Photo: Paul Kolnik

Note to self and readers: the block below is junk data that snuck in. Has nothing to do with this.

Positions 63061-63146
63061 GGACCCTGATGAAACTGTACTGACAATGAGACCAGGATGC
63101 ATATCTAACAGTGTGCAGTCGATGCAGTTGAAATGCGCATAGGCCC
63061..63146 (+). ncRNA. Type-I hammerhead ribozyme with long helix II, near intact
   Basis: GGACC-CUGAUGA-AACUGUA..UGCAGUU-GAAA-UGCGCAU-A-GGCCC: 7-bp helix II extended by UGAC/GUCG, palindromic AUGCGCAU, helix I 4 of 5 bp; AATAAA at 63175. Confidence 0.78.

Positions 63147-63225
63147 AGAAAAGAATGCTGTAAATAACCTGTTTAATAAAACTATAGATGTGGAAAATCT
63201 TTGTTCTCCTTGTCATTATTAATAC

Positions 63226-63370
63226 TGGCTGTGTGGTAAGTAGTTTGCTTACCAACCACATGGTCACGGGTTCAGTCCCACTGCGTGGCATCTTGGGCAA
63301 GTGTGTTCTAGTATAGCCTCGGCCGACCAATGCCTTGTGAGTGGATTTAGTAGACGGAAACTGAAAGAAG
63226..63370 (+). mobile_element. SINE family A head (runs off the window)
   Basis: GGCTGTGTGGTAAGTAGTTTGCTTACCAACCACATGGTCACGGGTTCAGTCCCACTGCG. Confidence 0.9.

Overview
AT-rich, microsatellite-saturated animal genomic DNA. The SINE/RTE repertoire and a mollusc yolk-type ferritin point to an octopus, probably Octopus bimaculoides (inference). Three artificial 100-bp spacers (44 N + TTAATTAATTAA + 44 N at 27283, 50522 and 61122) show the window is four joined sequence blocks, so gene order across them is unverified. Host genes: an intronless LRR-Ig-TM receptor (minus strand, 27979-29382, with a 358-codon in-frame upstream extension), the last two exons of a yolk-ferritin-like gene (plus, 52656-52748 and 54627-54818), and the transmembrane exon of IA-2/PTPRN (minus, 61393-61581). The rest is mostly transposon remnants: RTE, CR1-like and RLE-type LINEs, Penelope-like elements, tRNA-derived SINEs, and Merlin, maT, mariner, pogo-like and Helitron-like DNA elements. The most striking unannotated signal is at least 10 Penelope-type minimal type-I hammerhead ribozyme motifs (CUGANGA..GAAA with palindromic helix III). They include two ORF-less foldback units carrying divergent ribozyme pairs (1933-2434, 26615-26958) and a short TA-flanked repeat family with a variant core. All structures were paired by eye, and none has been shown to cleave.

The worst part of war is the waiting, and in the masterful revival of R.C. Sherriff's 1928 play, Journey's End, that tension is the only thing there is. Sherriff's writing is sharp and witty, but trenchant too (which is fitting for the trenches), and his characters all avoid the all-too-easy trap of stereotype. The outstanding ensemble cast contributes to that artful dodge, from the comically stoic characters like the cook, Private Mason (Jefferson Mays), and the rotundly charming 2nd Lieutenant Trotter (John Ahlin) to the the naive new officer, Raleigh (Stark Sands), and the wizened "uncle," Lieutenant Osborne (Boyd Gaines). Hugh Dancy, who has the meatiest role of the show, delivers a charismatic performance as the courageous Captain Stanhope, a man who manages to get out of bed each day only by battering his memory with a constant stream of whiskey each night. Everything about this production is perfect, from the pulse-pounding sound effects (never has an empty stage told so much story) to the unsettling dankness of the waterlogged underground set. David Grindley's direction is spot on, and I dare you to find a better curtain call than the tasteful, heart-wrenching one that he has concocted for this magnificent, powerful show.
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